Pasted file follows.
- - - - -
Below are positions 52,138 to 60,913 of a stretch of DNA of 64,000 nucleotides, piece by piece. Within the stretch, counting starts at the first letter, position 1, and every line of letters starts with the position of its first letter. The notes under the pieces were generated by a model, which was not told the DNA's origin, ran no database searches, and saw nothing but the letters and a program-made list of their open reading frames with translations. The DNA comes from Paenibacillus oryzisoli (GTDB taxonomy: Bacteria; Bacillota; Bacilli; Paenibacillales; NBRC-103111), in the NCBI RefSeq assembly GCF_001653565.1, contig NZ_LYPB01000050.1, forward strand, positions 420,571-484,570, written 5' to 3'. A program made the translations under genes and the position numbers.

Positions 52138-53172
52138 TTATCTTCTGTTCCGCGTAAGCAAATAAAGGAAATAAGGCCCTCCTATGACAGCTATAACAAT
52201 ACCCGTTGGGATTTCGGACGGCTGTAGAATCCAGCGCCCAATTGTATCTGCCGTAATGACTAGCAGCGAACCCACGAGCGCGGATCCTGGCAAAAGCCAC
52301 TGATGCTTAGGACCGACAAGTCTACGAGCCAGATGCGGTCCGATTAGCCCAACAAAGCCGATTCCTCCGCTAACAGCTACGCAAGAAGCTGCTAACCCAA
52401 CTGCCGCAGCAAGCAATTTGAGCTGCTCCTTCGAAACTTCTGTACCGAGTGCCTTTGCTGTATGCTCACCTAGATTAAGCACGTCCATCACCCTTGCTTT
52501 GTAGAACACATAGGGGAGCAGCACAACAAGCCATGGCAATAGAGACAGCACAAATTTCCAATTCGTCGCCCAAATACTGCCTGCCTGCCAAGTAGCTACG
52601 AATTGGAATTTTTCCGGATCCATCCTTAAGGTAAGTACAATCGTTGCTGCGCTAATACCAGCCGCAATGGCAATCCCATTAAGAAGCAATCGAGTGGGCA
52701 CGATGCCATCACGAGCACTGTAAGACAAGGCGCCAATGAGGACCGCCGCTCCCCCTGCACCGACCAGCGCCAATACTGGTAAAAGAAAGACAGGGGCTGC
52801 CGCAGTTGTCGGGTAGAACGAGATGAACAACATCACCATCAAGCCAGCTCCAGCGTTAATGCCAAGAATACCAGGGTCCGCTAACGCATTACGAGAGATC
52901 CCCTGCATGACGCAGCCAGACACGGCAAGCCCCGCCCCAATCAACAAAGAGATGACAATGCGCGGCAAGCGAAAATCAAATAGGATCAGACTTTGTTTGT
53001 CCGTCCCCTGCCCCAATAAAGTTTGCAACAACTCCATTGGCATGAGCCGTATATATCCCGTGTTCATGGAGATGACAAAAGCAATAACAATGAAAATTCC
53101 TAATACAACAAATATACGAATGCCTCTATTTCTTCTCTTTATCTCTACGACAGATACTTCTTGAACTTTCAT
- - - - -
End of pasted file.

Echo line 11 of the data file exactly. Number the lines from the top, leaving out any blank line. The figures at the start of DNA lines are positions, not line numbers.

52901 CCCTGCATGACGCAGCCAGACACGGCAAGCCCCGCCCCAATCAACAAAGAGATGACAATGCGCGGCAAGCGAAAATCAAATAGGATCAGACTTTGTTTGT